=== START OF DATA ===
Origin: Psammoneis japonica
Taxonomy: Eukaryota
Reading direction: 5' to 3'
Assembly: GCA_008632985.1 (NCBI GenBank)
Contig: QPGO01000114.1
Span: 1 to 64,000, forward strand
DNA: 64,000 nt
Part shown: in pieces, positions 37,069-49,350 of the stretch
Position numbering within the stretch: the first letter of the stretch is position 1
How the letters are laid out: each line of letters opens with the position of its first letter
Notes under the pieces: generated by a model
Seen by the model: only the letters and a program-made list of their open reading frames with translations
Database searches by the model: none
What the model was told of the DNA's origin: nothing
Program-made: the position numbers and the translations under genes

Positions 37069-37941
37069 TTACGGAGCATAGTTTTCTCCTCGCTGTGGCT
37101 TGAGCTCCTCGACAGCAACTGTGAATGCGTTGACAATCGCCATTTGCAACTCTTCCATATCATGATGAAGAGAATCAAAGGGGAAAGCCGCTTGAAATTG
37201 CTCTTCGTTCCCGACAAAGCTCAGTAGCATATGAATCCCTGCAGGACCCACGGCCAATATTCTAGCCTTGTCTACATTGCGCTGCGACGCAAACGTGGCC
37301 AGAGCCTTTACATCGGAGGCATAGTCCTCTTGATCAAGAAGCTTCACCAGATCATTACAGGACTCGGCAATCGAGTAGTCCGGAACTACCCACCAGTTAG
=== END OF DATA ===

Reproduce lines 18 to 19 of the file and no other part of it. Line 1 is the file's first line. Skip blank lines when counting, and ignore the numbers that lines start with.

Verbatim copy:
37101 TGAGCTCCTCGACAGCAACTGTGAATGCGTTGACAATCGCCATTTGCAACTCTTCCATATCATGATGAAGAGAATCAAAGGGGAAAGCCGCTTGAAATTG
37201 CTCTTCGTTCCCGACAAAGCTCAGTAGCATATGAATCCCTGCAGGACCCACGGCCAATATTCTAGCCTTGTCTACATTGCGCTGCGACGCAAACGTGGCC